However an important legislative change was made in 1983 when game were no longer as "res nullius" (belonging to nobody in particular) to "occupatio" according to Rabie and Fuggle - this was a critical intervention allowed for wildlife ownership, and in turn this was what spawned the expansion of wildlife on private land.  


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#64 Tom Kellie

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Posted 01 November 2015 - 10:24 PM

@madaboutcheetah

Some operators (mostly the corporate set) won't put it on the menu because of a) an 'ethical' standpoint, B) because their camps need to follow a weekly menu to prevent repetition for guests on their circuit, and c) seasonality and availability makes B) difficult. Quite a few owner operated lodges still place it on their menus when it is available.

 

~ @LastChanceSafaris

 

Thank you for the clarification about camp menu practices.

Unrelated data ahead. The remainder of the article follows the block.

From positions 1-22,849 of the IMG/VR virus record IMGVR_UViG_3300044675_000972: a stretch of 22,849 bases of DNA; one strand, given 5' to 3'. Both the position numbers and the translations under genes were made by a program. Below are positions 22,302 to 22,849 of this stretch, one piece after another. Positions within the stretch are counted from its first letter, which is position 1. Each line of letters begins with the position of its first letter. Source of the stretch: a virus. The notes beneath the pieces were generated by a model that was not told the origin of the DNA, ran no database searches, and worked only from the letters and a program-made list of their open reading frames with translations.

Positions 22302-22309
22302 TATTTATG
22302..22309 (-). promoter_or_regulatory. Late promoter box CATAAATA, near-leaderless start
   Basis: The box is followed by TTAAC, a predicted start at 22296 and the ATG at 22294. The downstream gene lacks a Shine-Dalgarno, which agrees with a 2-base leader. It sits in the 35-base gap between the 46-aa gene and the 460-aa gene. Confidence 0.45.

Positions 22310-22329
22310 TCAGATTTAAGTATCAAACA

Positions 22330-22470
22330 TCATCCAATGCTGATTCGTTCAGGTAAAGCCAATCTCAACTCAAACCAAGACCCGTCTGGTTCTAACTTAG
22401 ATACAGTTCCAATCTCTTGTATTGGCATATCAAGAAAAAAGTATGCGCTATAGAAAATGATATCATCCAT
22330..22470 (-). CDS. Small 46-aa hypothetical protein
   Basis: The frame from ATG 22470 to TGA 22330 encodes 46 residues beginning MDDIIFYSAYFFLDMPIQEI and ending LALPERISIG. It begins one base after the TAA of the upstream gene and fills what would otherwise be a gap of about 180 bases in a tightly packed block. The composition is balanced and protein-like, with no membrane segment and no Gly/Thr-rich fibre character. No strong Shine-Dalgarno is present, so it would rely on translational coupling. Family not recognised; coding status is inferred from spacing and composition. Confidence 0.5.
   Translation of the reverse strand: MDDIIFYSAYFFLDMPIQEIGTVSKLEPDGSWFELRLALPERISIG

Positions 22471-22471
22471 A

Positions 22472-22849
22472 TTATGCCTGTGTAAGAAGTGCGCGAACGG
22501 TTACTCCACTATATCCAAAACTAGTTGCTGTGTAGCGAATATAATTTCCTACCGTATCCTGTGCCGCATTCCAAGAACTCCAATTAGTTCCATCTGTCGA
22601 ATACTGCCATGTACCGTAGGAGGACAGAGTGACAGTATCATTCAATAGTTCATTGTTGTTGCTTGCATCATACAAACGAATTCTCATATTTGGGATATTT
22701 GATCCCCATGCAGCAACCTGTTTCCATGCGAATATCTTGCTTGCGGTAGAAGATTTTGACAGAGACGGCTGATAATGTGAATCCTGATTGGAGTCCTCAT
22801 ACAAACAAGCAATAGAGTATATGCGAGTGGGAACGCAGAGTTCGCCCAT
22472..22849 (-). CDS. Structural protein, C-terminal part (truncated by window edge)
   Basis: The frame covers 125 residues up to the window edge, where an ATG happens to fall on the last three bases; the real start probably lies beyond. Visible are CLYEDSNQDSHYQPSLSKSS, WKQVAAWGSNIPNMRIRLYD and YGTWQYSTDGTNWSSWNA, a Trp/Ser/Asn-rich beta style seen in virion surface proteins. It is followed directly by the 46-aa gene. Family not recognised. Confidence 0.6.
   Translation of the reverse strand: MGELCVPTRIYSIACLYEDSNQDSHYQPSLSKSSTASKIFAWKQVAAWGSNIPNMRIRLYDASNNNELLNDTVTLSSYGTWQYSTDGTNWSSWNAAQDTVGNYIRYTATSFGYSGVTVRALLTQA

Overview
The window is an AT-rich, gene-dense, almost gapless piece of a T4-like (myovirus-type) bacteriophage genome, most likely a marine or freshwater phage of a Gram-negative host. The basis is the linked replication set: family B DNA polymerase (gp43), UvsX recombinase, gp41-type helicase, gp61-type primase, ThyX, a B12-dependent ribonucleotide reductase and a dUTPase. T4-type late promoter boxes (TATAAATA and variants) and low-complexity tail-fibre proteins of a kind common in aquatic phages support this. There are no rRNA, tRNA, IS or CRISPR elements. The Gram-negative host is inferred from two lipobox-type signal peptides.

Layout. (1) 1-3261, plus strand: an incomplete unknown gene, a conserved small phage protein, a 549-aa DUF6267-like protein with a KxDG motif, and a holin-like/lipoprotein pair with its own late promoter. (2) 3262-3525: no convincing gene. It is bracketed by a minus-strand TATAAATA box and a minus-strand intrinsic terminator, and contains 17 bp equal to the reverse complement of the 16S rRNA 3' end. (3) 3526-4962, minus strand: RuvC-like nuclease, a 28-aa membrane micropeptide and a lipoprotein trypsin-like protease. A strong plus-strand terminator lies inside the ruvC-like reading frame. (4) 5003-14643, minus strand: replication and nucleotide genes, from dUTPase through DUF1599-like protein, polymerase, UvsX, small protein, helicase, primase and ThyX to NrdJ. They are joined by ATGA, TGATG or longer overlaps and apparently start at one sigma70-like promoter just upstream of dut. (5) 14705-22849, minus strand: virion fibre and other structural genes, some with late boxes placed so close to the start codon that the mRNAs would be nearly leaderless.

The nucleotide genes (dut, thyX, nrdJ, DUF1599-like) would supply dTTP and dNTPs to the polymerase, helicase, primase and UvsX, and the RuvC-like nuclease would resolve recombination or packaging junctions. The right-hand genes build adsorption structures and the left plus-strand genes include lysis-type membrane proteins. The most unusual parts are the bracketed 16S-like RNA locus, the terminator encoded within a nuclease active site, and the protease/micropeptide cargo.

I'm unclear as to what the ethical standpoint might entail, i.e. how eating farmed game might be perceived as being unethical.

 

From what you've written, the lack of reliable year-round sources affects game being offered on menus.

 

Might there eventually be shifts in game husbandry which would facilitate it being more regularly offered?

 

Tom K.



#65 Tom Kellie

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Posted 01 November 2015 - 10:27 PM

I think what you said here applied to Madikwe. But the game farming industry in SA had started long before 1980. One of the early pioneers were Jim Feely and Norman Deane who left Natal Parks board to open "Ubizane" game reserve in 1970. The first legal white rhino hunt took place in this reserve in 1971. Zimbabwe (Rhodesia) had already had some success in private farming of wildlife prior to this. 

 

However an important legislative change was made in 1983 when game were no longer as "res nullius" (belonging to nobody in particular) to "occupatio" according to Rabie and Fuggle - this was a critical intervention allowed for wildlife ownership, and in turn this was what spawned the expansion of wildlife on private land.  

 

~ @Bugs

 

Your clarification above is very helpful.